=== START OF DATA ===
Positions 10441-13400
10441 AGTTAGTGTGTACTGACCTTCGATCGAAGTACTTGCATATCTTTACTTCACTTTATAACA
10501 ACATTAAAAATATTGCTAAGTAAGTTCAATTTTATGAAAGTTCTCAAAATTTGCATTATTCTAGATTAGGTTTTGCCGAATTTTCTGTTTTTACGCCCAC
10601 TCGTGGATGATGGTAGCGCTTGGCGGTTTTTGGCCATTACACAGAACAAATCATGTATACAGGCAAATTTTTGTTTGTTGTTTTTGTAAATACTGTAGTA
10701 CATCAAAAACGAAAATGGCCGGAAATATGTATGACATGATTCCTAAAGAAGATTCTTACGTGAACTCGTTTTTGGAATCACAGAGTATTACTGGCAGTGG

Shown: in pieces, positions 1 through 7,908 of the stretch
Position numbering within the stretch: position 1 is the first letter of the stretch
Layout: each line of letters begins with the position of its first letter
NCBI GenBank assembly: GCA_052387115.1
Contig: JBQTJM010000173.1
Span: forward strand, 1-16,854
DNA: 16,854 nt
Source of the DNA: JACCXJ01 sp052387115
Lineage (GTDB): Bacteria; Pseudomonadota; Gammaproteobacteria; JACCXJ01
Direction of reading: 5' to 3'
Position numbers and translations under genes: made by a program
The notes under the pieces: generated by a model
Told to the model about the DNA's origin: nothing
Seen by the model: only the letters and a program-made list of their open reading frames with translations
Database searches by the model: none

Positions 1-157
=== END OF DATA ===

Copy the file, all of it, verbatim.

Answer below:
Positions 10441-13400
10441 AGTTAGTGTGTACTGACCTTCGATCGAAGTACTTGCATATCTTTACTTCACTTTATAACA
10501 ACATTAAAAATATTGCTAAGTAAGTTCAATTTTATGAAAGTTCTCAAAATTTGCATTATTCTAGATTAGGTTTTGCCGAATTTTCTGTTTTTACGCCCAC
10601 TCGTGGATGATGGTAGCGCTTGGCGGTTTTTGGCCATTACACAGAACAAATCATGTATACAGGCAAATTTTTGTTTGTTGTTTTTGTAAATACTGTAGTA
10701 CATCAAAAACGAAAATGGCCGGAAATATGTATGACATGATTCCTAAAGAAGATTCTTACGTGAACTCGTTTTTGGAATCACAGAGTATTACTGGCAGTGG

Shown: in pieces, positions 1 through 7,908 of the stretch
Position numbering within the stretch: position 1 is the first letter of the stretch
Layout: each line of letters begins with the position of its first letter
NCBI GenBank assembly: GCA_052387115.1
Contig: JBQTJM010000173.1
Span: forward strand, 1-16,854
DNA: 16,854 nt
Source of the DNA: JACCXJ01 sp052387115
Lineage (GTDB): Bacteria; Pseudomonadota; Gammaproteobacteria; JACCXJ01
Direction of reading: 5' to 3'
Position numbers and translations under genes: made by a program
The notes under the pieces: generated by a model
Told to the model about the DNA's origin: nothing
Seen by the model: only the letters and a program-made list of their open reading frames with translations
Database searches by the model: none

Positions 1-157